Life seems full of basic truths, casual bits of knowledge that enhance our experience of the world. Avoid, for example, restaurants that propose to “add chicken for $4” to an already lackluster Caesar salad. Shun any movie billed as “hilarious”. And never, ever, consider the purchase of a downtown house described as “charming, with original character”.
So, what to do when a popular Canadian band asks you to manage them? Pitfall? Opportunity? After all, legions are ‘on the road’ stories of ferocious over-indulgence, sleepless journeys, loud smoky bars and over-zealous fans. Well, the thing about supposed truths is that they can be pretty fun putting to the test.
For the last couple of years, I’ve had the privilege of managing the Canadian band The New Deal. This Juno-nominated trio is known as pioneers of a new musical form, loosely termed “livetronica”. Three musicians—on bass, keyboard and drums—create improvised, hard driving house music that has found a niche amongst jazz fanatics, club kids and fans of the Phish or Grateful Dead. While hard to characterize, the band’s distinct sound has been flatteringly described as a “sonic shitstorm”. Their creativity attracted major label attention from Jive Records (with label-mates *NSYNC and the little-known Britney Someone-or-other). And public demand took the band across North America countless times. They have enthusiastically performed over 450 live performances since 2001.
Glam, eh? Well, it can be. Fancy tour buses, with cozy interiors and groovy sound systems can be a nice way to travel. Until the brakes burn out, as they did last summer, on a downward plummet towards a busy crossing in the mountains of West Virginia. While I was silently bidding adieu to our 10-person crew and band, it donned on me that the bulk of the experience had been rather fun. I recalled laughing hysterically each time a particularly quiet member of the crew would casually announce—invariably in the confines of an over-crowded rental car—that he “may have farted”. Or the Rock Star greeting that the band’s shaggy-haired tour manager would receive when we arrived at a new venue. It took many bar owners a while to figure out that this strapping character wasn’t actually performing in the band, deflecting some of the attention from the musicians slumbering in the dressing room. Or the hysterics of the band gently segueing into brief covers of Madonna or Journey completely on the fly, to the audience’s amazement. We survived our brush with disaster that day, and I may have smoked a pack of cigarettes by the side of the road once we got the bus to stop.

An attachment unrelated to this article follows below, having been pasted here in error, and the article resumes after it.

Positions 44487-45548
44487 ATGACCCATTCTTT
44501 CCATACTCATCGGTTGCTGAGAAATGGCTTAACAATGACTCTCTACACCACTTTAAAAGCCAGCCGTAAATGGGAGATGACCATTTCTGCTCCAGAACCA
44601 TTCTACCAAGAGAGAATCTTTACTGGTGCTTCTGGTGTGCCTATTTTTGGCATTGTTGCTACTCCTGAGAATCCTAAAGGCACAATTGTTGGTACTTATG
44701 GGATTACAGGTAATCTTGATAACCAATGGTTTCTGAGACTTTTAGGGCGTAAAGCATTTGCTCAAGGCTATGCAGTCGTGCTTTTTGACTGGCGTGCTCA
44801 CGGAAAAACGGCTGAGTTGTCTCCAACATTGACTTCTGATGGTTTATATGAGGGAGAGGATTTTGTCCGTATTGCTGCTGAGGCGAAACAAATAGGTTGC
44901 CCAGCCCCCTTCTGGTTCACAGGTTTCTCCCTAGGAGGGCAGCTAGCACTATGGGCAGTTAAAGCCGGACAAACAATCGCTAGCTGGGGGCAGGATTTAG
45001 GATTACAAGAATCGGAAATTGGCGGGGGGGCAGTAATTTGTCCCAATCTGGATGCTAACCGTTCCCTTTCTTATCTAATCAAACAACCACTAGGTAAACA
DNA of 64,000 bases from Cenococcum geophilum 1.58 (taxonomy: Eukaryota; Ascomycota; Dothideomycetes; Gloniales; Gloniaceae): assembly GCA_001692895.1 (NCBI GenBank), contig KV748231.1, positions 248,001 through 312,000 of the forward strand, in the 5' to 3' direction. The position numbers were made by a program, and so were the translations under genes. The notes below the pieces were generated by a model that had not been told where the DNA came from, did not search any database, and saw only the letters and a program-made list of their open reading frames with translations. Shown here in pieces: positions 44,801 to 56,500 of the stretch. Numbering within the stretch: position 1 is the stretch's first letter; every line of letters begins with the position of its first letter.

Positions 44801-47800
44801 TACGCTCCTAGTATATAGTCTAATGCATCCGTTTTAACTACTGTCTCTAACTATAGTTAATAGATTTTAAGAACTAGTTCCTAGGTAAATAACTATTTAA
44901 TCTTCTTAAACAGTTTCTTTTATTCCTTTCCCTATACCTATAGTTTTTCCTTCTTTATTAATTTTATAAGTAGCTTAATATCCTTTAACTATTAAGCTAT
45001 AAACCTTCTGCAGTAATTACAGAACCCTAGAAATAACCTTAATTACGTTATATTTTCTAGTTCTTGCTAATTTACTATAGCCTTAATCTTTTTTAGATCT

The type of intimate camaraderie that being on the road creates is hard to describe. A new language develops, where bad breakfasts (or any other sub-par experience) would be deemed a “fail”. Buffets were generally awarded “fails”, as were the countless motels we visited that insisted on deposits to use the telephone. Or simply didn’t have telephones. Particularly glamorous was our late night return to lodging in a previously prosperous city in upstate New York, where we were greeted by yellow police tape, and a corpse amidst the shattered ruins of a glass table in the lobby. While we had missed the gunfire and scuffle of a few minutes earlier, the tragedy did have a grim upside—you’d be surprised what type of room discount you can get under the “dead body in the lobby” complaint.
“Pass” was an assessment used less frequently, and was generally restricted to characterizing particular physical attributes of pretty young things in the audience. However selective, some impulse purchases (including most clothes sold at truck stops) were awarded “pass” status. And, incidentally, our near-fatal bus trip was deemed a “full fail”. Quite appropriately.
If you’ve ever lamented airline travel, you should try it with 1,300 pounds of audio equipment, crammed into a couple dozen big black cases. “Any bags to check?” became a pretty ominous question, with road cases stacked high in the background. We became intimately familiar with airlines baggage policy, which was generally geared to dissuade our type of travel. Faced with a particularly stringent check-in agent, we found it advantageous to suggest that we were enroute to a charity concert for wayward children. In select southern states, proposing that we were scheduled to play church fundraisers proved to alleviate some of our baggage non-compliance issues. And we may have actually played those gigs.